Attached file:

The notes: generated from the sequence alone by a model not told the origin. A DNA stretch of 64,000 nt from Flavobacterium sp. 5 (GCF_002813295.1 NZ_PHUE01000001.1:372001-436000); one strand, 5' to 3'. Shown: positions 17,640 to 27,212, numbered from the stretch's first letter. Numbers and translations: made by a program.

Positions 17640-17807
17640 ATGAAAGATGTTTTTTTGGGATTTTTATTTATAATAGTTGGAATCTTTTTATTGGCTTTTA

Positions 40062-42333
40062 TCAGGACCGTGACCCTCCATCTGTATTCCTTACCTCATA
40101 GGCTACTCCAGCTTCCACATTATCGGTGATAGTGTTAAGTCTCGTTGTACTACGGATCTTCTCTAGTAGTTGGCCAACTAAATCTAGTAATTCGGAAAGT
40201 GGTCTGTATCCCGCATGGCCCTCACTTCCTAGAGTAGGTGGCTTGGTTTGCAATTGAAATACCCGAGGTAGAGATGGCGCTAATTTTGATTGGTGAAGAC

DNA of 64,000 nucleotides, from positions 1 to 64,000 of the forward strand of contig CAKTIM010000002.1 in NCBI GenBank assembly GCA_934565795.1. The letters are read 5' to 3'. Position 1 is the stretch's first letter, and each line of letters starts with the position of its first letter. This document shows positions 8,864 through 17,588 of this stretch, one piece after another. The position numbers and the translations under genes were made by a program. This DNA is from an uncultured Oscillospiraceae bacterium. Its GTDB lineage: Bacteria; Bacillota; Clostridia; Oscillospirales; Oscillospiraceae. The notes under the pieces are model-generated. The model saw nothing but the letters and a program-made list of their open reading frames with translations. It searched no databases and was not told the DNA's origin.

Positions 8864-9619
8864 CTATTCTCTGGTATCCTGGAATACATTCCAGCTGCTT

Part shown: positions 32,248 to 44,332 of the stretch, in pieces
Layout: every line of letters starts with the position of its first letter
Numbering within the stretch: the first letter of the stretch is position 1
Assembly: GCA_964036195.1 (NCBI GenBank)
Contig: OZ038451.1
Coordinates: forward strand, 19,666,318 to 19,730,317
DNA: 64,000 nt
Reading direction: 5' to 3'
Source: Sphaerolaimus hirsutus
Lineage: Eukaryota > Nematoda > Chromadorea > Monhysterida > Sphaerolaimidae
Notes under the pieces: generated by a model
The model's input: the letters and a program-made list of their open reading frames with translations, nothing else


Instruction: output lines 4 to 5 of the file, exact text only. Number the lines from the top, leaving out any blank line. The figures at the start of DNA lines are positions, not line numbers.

Positions 40062-42333
40062 TCAGGACCGTGACCCTCCATCTGTATTCCTTACCTCATA